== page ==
Letter: Job of pension trustees is to stop such investments

Martin Wolf’s otherwise excellent article on “The economic consequences of Truss” (Opinion, September 21) suggests that previous governments have allowed “the search for safety in corporate pensions to shift portfolios away from the supply of risk capital to business to ownership of government bonds”. This suggests that previous governments could have done otherwise, but this is untrue.

Final salary schemes grew rapidly in the sixties and after; in the early years there were comparatively few pensioners, or members near retirement, and schemes were funded at levels well above the amounts that would have been needed on winding-up.

As schemes matured, these conditions changed — the need to protect the interests of members in retirement, or nearing retirement, and also a decline in the levels of funding of schemes meant that there was a significant decline in the proportion of funds classed as surplus. Only such surpluses should be invested in more risky assets in the hope of reducing the employers’ future contributions.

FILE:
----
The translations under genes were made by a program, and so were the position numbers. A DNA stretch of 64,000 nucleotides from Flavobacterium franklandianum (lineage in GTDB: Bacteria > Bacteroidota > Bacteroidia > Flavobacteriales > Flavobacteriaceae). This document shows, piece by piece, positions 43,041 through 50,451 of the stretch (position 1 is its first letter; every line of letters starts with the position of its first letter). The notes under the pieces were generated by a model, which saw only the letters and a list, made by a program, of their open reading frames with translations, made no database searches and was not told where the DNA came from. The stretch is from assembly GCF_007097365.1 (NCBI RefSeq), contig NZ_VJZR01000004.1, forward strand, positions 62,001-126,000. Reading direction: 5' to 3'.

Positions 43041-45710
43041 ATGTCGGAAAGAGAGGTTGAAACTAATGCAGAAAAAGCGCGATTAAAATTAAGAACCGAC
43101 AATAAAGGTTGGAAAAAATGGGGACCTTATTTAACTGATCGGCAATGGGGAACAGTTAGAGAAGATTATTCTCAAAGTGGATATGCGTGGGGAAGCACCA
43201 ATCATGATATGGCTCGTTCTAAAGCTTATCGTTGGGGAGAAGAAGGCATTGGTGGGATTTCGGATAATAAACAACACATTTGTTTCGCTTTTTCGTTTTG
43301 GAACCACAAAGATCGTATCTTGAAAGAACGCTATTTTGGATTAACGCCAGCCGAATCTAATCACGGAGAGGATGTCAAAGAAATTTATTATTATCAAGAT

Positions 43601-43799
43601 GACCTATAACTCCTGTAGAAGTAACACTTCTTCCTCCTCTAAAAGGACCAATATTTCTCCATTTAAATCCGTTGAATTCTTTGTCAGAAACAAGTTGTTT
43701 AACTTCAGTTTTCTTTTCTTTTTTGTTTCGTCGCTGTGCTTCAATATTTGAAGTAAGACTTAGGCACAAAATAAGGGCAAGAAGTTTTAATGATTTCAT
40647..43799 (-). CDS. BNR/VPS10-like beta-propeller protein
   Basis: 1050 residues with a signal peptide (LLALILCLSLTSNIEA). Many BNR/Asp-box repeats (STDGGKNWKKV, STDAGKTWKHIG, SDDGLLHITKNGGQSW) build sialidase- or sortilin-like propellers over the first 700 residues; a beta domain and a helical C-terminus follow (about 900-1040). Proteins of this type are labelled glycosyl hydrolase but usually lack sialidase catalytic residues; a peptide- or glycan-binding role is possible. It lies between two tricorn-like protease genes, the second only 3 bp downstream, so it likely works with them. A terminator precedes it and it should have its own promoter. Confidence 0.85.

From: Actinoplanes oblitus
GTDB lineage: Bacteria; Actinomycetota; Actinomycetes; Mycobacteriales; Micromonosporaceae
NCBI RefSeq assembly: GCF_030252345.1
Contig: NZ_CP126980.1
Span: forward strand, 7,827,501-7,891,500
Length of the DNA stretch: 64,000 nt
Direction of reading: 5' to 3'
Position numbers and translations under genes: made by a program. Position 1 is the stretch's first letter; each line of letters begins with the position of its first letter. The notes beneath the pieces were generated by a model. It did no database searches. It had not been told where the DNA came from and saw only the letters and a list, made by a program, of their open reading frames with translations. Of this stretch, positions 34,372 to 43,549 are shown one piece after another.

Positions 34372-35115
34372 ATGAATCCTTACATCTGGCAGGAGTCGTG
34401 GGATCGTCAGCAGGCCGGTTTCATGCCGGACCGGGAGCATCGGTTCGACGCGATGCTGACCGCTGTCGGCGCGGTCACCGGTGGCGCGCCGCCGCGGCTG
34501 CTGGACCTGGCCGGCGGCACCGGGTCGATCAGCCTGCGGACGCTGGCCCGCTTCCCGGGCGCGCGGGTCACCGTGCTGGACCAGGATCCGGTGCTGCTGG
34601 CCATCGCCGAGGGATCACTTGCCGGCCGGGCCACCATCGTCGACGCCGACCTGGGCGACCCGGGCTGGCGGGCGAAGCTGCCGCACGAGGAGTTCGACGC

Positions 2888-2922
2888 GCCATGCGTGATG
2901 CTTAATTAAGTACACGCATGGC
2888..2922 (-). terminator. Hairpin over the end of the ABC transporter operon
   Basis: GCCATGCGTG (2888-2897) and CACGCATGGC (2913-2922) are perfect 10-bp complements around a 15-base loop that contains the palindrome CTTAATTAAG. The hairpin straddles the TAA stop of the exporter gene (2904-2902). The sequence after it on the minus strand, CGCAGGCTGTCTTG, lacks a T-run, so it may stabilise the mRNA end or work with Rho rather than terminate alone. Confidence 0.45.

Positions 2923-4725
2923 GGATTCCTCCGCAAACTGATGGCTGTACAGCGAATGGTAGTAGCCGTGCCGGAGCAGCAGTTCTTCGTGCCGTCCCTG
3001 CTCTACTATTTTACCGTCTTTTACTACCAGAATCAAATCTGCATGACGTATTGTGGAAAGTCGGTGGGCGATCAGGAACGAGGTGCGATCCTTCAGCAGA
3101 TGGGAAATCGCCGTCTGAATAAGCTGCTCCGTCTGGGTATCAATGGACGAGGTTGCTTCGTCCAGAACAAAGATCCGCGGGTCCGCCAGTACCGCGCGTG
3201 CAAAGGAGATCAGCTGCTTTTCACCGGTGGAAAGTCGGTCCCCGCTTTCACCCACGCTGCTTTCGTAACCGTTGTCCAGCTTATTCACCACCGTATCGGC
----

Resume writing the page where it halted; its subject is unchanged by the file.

Investing in riskier assets any of the funds needed to guarantee members’ pensions would have been to gamble with those members’ benefits, something which the trustees of these schemes were, and still are, there to prevent.

David Linnell
Retired Fellow, Institute of Actuaries,
Loughton, Essex, UK


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